> > DR.
    > >
    > > I calculate SMG and CMG every hour by sailing so I have a very good idea
    > > where we are going, and if the current doesn't change, I can be very close
    > > to my DR, even by changing the course once in the hour, or not at all.  If
    > > you use an "instantaneous" GPS course and speed for SMG/CMG at the top of
    > > the hour for your DR, the error can increase.
    > >
    > > Despite all of this, unless you are in pilotage waters or making landfall,
    > > there isn't a lot of concern these days with exact navigation in the deep
    > > water over the course of several thousand miles.  I tend to be very close
    > as
    > > a matter of professional pride.
    > >
    > > Jeremy
    > >
    > >
    > > In a message dated 9/24/2009 12:12:32 P.M. Eastern Daylight Time,
    > > hhew36@gmail.com writes:
    > >
    > > OK, Jeremy. While we're on the  subject of ship navigation, I've often
    > > wondered how closely a ship's DR squares up with GPS.   -Hewitt
    > >
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    > >
    > > On Wed, Sep 23, 2009 at 6:40 PM,  wrote:
    > >
    > > >
    > > >
    > > > Not a problem there Hewitt.  I know that small boat sailors don't have
    > > many advantages with their shooting as I do, but I was wondering why the
    > > results of the reductions were different with the same data.  This
    > explains
    > > it.
    > > >
    > > > Jeremy
    > > >
    > > >
    > > >
    > > >
    > > >
    > > > In a message dated 9/22/2009 12:39:28 P.M. Eastern Daylight Time,
    > > hhew36@gmail.com writes:
    > > > Hi, Jeremy -
    > > >
    > > > Doing celestial from a ship is obviously a lot different from doing it
    > > > aboard a sailboat. A fair number of small-boat sailors - me for one -
    > > > would consider a 4' difference between a GPS position and a celestial
    > > > fix pretty much OK - 4' being just a little beyond the horizon at an
    > > > eye height of 9 feet.
    > > >
    > > > Anyway, the reason for the difference is that I have an aversion to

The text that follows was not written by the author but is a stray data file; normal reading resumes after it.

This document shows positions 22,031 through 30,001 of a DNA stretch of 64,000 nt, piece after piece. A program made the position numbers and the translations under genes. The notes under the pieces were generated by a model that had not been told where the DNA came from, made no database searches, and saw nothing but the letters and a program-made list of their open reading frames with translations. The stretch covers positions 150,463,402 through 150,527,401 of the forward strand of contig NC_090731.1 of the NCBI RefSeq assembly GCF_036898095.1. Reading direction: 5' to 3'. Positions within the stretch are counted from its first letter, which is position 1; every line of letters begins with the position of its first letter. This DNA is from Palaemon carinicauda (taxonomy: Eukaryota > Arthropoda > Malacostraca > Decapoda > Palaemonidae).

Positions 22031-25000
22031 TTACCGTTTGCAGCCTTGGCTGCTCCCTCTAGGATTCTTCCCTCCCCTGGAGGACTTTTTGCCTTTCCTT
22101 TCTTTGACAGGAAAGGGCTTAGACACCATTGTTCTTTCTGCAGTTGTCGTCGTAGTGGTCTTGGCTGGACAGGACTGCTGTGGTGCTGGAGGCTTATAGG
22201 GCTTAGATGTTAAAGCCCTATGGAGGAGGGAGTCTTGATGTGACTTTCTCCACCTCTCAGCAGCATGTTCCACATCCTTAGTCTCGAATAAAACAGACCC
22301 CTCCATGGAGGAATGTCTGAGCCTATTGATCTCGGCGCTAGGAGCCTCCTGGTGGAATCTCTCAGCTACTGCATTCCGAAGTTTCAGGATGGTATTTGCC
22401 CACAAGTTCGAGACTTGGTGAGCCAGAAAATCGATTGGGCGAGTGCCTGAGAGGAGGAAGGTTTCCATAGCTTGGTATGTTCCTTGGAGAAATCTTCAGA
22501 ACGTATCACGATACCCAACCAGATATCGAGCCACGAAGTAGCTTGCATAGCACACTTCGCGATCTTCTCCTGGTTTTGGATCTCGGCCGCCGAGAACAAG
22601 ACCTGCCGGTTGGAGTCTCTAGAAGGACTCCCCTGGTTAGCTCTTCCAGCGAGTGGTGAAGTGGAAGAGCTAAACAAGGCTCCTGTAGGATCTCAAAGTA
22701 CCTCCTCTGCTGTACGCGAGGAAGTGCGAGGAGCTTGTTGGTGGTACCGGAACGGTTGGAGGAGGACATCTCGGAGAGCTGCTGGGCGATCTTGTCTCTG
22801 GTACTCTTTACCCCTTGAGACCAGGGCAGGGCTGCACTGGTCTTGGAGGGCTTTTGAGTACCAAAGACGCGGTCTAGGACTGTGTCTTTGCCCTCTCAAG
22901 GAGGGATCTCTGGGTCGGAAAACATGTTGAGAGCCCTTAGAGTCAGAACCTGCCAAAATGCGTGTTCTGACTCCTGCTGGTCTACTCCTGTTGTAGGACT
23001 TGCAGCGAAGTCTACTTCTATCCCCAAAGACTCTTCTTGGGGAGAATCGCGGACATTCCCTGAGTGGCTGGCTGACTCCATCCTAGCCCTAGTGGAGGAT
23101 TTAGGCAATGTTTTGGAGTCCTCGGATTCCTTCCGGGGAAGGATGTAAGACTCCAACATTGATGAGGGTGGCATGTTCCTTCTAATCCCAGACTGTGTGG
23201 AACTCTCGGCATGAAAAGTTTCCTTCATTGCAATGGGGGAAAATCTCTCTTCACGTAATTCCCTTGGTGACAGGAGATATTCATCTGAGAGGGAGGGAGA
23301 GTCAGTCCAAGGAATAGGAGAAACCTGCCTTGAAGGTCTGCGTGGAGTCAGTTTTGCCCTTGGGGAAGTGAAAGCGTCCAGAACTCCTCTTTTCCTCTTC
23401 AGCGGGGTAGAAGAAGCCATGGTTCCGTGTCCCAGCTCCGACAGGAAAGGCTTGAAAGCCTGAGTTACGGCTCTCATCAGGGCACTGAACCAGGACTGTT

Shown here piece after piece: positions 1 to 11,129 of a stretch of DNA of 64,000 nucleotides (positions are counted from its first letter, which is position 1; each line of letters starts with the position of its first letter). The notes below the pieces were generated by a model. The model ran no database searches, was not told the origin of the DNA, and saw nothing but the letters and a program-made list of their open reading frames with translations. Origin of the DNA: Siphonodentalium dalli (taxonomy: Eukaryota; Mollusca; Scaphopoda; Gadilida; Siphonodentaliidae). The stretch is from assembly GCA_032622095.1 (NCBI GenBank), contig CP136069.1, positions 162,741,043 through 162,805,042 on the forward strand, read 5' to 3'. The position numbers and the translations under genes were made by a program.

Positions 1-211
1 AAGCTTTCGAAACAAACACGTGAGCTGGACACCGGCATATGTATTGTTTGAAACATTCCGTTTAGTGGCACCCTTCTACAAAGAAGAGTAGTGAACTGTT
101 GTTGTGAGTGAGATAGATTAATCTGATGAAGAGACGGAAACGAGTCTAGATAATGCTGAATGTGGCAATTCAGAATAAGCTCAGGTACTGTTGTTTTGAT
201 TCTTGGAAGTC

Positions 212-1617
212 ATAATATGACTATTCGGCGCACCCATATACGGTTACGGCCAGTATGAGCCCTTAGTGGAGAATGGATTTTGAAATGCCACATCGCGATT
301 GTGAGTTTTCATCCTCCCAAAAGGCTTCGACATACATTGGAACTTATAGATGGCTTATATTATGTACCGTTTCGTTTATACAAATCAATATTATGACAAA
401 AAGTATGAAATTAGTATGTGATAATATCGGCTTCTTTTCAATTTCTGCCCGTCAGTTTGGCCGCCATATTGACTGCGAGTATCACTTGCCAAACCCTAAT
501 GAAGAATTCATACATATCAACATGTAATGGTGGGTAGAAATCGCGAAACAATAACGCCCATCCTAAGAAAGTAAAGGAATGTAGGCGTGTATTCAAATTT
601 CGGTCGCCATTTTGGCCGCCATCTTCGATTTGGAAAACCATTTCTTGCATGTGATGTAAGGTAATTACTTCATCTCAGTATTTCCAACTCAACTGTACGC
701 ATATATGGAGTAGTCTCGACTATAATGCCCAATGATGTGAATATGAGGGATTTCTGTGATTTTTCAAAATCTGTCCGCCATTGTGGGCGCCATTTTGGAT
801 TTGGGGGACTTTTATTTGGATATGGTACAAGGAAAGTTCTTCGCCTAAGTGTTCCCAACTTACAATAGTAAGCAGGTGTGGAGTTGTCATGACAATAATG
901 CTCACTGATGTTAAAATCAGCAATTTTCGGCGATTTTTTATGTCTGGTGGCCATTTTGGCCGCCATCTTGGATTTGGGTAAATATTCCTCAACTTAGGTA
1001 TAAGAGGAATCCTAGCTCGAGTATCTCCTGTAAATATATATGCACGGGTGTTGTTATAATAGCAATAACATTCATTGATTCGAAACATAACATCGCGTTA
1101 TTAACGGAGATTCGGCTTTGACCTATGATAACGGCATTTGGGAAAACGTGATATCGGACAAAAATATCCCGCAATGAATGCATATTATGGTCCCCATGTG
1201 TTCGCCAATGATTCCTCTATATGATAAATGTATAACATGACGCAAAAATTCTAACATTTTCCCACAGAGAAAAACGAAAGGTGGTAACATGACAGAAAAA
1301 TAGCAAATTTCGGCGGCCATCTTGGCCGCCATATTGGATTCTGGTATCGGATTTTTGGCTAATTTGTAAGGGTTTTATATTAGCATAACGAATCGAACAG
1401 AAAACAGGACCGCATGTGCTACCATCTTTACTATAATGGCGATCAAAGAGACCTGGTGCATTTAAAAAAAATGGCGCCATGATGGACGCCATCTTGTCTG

> > > altering other people's data. So, I took your first and last sextant
    > > > shots as equal altitudes, even though they weren't quite. I did the
    > > > same thing in the 'Noon Sight Shootout' a few months ago.  Just took
    > > > George's data as presented.
    > > >
    > > > Attached is a work sheet where your last Hs is backed up to the time
    > > > when it would have equalled your first Hs.
    > > >
    > > > That done, my longitude now comes out 0.2'  West of yours.
    > > >
    > > > Thanks again for the real-world data.   -Hewitt
    > > >
    > > >
    > > > On 9/21/09, Anabasis75@aol.com  wrote:
    > > > >
    > > > > Hi Hewitt,
    > > > >
    > > > > Thanks for taking the time to do this via the table method.  I have to
    > > say
    > > > > that I am pretty disappointed with the longitude determination from
    > this
    > > > > method.  4.3' is a pretty big error in my book and would send me
    > looking
    > > for
    > > > > math or sight errors if it happened out here.  I find it curious why
    > > there
    > > > > is such a difference between this method and the ones Peter and I used
    > > to
    > > > > get much more accurate fixes.
    > > > >
    > > > > Being unfamiliar with the book that you used, I am wondering if there
    > is
    > > > > some explanation as to why the results differ so greatly.
    > > > >
    > > > > Jeremy
    > > > >
    > > > > In a message dated 9/19/2009 10:06:35 A.M. Eastern Daylight Time,
    > > > > hhew36@gmail.com writes:
    > > > > Hi Jeremy -
    > > > >
    > > > > Here's a paper-and-paper method of finding Longitude at Noon based on
    > > > > the motion correction table published in Latitude and Longitude by the
    > > > > Noon Sight.
    > > > >
    > > > > My work sheet is the .doc attachment.
    > > > > The table scan is the .jpg attachment.
    > > > >
    > > > > As you'll see, this method differs from your 1300 GPS by .4' in Lat
    > > > > and 4.3' in Lon.
    > > > >
    > > > > Thanks for providing data from actual combat conditions. :-)
    > > > >
    > > > > Hewitt
    > > > >
    > > > >
    > > > >
    > > > >  >
    > > > >
    > > > > >
    > > >
    > >
    >  >
    >